Despite the slow state and national economies and relatively flat local revenues, the City has developed a balanced budget that allows the City to maintain most services at their current high levels as well as promote continued economic growth. The proposed Operating Budget for Fiscal Year 2003-04 is fiscally balanced and does not commit to spending more than a conservative estimate of total revenues. The City’s budget was developed based on the 2002-03 Adopted Budget with adjustments for inflationary increases and contractual obligations for personnel-related costs. Sound fiscal management and prudent business practices have contributed to the City’s ability to fair well during the national and state economic downturns; however, during these uncertain economic times significant caution is recommended. While the City presently has a stable financial position with sales tax revenues projected to be flat over the next year, the State may propose significant shifts in revenues and costs to balance the State budget, altering City projections very quickly. For this reason, it is essential to understand the key assumptions in the budget as well as those issues that are beyond the control of the City which could fundamentally alter both the City's short- and long-term financial position.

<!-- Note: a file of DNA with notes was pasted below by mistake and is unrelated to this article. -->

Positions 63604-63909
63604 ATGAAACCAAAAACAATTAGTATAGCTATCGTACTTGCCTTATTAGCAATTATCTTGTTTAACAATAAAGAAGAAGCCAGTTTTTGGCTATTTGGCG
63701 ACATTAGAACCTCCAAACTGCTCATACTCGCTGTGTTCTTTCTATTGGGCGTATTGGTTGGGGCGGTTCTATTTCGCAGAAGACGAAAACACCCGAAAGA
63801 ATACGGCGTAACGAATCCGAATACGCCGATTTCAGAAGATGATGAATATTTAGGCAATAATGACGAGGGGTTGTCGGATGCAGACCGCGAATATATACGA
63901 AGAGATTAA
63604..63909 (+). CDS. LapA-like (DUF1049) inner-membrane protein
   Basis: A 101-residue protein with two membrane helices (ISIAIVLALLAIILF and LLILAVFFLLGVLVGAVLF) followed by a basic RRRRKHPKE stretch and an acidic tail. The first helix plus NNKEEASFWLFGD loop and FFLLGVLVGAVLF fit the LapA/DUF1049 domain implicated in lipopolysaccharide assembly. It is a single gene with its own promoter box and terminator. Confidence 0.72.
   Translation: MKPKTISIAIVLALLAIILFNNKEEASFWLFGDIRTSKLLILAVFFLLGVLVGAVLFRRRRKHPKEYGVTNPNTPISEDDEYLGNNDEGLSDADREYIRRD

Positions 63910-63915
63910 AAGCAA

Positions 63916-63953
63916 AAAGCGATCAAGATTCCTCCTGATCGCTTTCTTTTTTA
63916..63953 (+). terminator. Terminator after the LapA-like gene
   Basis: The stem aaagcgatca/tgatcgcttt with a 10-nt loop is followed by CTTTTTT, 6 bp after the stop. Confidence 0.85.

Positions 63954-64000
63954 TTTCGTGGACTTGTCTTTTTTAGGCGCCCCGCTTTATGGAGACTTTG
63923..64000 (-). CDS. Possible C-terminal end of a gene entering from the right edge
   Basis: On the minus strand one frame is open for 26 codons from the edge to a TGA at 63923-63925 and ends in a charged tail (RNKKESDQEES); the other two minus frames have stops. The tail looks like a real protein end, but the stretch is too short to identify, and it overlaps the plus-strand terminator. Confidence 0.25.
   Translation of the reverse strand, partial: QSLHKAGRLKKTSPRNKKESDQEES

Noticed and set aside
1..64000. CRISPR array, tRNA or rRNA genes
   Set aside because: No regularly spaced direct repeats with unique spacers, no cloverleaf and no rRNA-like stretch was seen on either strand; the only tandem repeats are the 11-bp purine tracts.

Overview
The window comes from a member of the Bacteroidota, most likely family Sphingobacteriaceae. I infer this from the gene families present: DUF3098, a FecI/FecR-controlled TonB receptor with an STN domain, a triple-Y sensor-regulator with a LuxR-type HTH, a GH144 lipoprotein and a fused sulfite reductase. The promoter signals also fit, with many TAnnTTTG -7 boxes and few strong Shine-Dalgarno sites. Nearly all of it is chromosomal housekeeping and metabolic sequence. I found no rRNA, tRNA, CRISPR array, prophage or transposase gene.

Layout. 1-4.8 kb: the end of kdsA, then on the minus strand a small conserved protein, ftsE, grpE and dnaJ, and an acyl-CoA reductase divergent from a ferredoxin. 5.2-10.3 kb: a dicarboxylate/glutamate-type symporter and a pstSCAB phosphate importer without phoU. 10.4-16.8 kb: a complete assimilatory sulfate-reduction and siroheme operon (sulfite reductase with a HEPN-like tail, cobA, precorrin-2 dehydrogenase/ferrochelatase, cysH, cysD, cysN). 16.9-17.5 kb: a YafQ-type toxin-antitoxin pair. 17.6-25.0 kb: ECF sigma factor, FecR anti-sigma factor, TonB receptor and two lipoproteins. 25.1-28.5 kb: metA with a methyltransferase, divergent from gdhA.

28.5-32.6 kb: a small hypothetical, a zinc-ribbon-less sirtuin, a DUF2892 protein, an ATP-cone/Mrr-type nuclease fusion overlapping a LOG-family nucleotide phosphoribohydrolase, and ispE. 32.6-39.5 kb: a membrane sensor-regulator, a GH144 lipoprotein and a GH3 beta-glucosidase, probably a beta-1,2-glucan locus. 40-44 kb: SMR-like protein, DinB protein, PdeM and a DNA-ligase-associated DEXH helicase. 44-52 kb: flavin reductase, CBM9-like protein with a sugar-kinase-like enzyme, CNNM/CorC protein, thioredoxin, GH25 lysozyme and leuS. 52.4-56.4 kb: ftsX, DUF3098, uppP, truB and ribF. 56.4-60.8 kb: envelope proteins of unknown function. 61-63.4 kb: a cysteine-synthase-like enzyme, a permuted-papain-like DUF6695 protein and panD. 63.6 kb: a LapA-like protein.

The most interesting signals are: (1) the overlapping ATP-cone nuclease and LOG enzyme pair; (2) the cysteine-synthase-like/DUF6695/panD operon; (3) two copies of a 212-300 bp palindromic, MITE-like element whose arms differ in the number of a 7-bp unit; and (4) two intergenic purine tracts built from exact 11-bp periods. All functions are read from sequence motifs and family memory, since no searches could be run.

The City of Ontario continues its watch on State issues and the potential impacts to local governments. With recently adopted legislation and the May Revision to the Governor’s 2003-2004 State Budget, Ontario’s risk of financial detriment appears to be significant with potential impacts to Ontario in the areas of vehicle license fees (VLF), police booking fees, library funds, and redevelopment. The Governor’s proposed State budget is partially balanced with a reliance on existing legislation to return the vehicle VLF rate to the 1998 levels, restoring revenues to cities and counties and discontinuing the back-fill from the State’s general fund. During times of State budget surpluses, the VLF rate was reduced; and the 1998 measure that reduced the VLF rate provides for an automatic increase in the rate if the state has insufficient funds to continue back-fill payments. The City’s Fiscal Year 2003-04 Proposed Operating Budget was prepared anticipating no net loss of VLF revenues. If, however, the planned rate increase is not triggered and the State fails to back-fill, the City may lose over $6.5 million.